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Inside Back Cover. The opposite side of the back cover in a magazine, booklet, or brochure.
Miniature pictures, on-screen or in printed material, that represent a single function, object, or idea.
Inside Front Cover. The opposite side of the front cover of a magazine, booklet, or brochure.
Usually describes line art drawings, but can also be used to describe photographs and other illustrative artwork.
The area of a page that can be printed upon, surrounded by non-image areas, or margins.
The process of stripping negatives or positives together on a flat before platemaking.
The process of changing and manipulating photographs and other graphics, usually performed electronically using software applications such as Adobe Photoshop.
A class of typesetters that can reproduce graphics as well as type at high-resolution onto photo-sensitive paper or film.
To arrange and position pages in order to meet press, folding, and bindery requirements.
A layout of how pages need to be positioned in order to meet press, folding, and bindery requirements.
The image caused by the pressure of the printing plate or blanket as the paper is printed.
The cylinder on a printing press that comes in contact with the paper and causes the image to be transferred to the paper.
The name and/or logo a publisher uses on a book. Some publishers have more than one imprint.
Books that are currently available for sale from publishers.
Functions performed within the company rather than by outside contractors.
A detailed listing in the back matter of a book that provides the location(s) of specific references organized alphabetically.
A black ink used for drawing and preparing artwork for reproduction.
When another party besides the copyright owner reproduces a copyrighted work, in whole or in part, without the copyright owner's permission.
A capital letter at the beginning of a paragraph that rests on the first baseline and rises above the x-height of the other letters.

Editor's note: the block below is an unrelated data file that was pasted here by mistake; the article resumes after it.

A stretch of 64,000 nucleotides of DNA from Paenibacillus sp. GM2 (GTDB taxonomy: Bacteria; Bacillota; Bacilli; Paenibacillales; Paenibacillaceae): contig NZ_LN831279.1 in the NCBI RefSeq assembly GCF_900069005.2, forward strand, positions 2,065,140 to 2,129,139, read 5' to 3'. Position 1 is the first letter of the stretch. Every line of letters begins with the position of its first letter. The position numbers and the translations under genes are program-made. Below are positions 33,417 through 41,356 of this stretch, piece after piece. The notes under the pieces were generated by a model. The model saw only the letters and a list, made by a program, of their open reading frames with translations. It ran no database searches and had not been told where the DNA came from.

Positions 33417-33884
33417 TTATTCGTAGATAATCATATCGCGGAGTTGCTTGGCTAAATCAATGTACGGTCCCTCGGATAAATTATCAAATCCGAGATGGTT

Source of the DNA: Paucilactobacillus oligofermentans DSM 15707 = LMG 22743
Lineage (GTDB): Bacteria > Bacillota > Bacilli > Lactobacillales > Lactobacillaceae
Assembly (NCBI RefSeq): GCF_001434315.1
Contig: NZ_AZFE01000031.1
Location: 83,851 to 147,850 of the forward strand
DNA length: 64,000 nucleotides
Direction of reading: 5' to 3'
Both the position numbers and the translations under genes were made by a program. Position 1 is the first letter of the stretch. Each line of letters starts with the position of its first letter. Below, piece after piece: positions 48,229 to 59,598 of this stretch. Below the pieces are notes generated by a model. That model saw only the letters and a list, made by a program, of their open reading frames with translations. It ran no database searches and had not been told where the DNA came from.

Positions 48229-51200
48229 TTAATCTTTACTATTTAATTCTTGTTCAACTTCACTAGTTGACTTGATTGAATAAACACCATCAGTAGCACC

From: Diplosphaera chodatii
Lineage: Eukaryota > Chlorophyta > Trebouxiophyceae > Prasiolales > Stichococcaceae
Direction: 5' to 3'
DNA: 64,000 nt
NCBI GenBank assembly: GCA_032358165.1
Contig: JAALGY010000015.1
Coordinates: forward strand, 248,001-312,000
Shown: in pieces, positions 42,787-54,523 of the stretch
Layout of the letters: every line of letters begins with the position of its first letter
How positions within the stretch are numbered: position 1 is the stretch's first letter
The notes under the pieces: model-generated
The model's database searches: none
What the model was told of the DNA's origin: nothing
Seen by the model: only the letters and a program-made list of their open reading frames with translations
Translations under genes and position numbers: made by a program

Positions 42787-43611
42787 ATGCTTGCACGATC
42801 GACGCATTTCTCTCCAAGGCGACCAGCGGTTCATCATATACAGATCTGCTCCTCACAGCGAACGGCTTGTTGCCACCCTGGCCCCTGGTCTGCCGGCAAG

The device that stores and supplies the ink to the inking rollers on a printing press.
The degree to which paper resists ink penetration.
Threads of ink.
A device that measures the tack, or cohesion, of printing inks.
A printed piece that is not part of the original publication but is bound into a magazine, newspaper, or other printed piece.
An order form used by advertising agencies and ad sales reps to fulfill an advertiser's request to place an ad in a specific issue or series of issues of a publication.
Any type of media that allows the user to influence and react to it.
The collection of networks that communicate via TCP/IP (Transmission Control Protocol/Internet Protocol) throughout the world. Also called the Net.
Internet Protocol address. A four-part set of numbers separated by dots that identifies a machine on the Internet.
International Standard Book Number. A unique number provided by R.R. Bowker/Reed Reference Publishing and assigned by the publisher that identifies the binding, edition, and publisher of a book.
Integrated Services Digital Network. A type of computer network that transfers data via phone lines.
Internet Service Provider. An organization that provides or sells access to the Internet to individuals and other organizations.
A style of type in which the letterforms slant toward the right, used for emphasis and titles of books, magazines, and so forth.